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Noninvasive ventilation as a palliative measure

Gifford, Alex H.

Current Opinion in Supportive and Palliative Care: September 2014 - Volume 8 - Issue 3 - p 218–224
doi: 10.1097/SPC.0000000000000068
RESPIRATORY PROBLEMS: Edited by David C. Currow and Amy P. Abernethy

Purpose of review Dyspnea is a distressing consequence of many unremitting diseases. This review discusses the therapeutic use of noninvasive ventilation (NIV) in advanced illness.

Recent findings NIV continues to be investigated most rigorously in patients with progressive neuromuscular weakness and the combination of emphysema and lung cancer. Data are quite limited on the palliative role of NIV in bronchiectasis and interstitial lung diseases. It remains difficult to identify the subsets of patients with acute-on-chronic respiratory failure who are most likely to benefit from ICU admission, but NIV may particularly help those with hypercapnia. The question of whether general or disease-specific instruments should be used to evaluate the effects of NIV on quality of life is unanswered. Computerized decision aids have been developed to assist providers, patients, and their families with advance care planning.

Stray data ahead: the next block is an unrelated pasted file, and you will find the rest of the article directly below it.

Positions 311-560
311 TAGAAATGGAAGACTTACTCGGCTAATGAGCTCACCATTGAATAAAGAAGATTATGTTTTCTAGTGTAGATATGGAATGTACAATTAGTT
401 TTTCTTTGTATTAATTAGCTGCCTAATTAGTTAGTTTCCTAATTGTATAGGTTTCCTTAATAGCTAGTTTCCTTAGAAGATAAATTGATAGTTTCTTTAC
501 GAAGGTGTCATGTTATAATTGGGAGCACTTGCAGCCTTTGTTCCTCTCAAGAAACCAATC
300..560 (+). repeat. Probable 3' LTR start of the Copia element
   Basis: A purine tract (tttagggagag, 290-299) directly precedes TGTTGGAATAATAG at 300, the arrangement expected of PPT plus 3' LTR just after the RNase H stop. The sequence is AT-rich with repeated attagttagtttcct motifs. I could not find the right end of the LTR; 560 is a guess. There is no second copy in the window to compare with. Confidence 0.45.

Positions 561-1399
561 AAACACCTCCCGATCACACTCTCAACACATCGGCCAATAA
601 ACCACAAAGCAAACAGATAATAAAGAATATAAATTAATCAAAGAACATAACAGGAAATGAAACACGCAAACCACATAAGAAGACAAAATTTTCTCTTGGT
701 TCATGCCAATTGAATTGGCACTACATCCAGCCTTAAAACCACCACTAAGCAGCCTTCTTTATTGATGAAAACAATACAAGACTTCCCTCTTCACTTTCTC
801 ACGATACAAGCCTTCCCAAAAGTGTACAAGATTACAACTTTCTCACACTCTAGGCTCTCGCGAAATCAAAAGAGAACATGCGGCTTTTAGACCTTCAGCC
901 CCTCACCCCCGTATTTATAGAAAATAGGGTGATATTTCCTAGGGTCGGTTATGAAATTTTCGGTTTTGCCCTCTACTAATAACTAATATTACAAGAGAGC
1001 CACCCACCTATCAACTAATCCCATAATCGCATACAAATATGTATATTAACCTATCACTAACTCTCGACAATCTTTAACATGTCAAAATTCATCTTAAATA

Summary NIV is an important adjunct to medications for patients with intractable dyspnea. Future research should attempt to clarify the effectiveness of NIV at controlling dyspnea within and outside the hospital. Barriers to its domiciliary application are largely unknown. Processes should be developed to optimize communication among clinicians, patients, and their caregivers around the issues of when to start NIV and how to withdraw it at the end of life.

Pulmonary and Critical Care Medicine, Dartmouth-Hitchcock Medical Center, Lebanon, New Hampshire, USA

Correspondence to Alex H. Gifford, MD, Assistant Professor of Medicine, Section of Pulmonary and Critical Care Medicine, 5C, Dartmouth-Hitchcock Medical Center, One Medical Center Drive, Lebanon, NH 03756-1000, USA. Tel: +1 603 650 5533; fax: +1 603 650 0580; e-mail: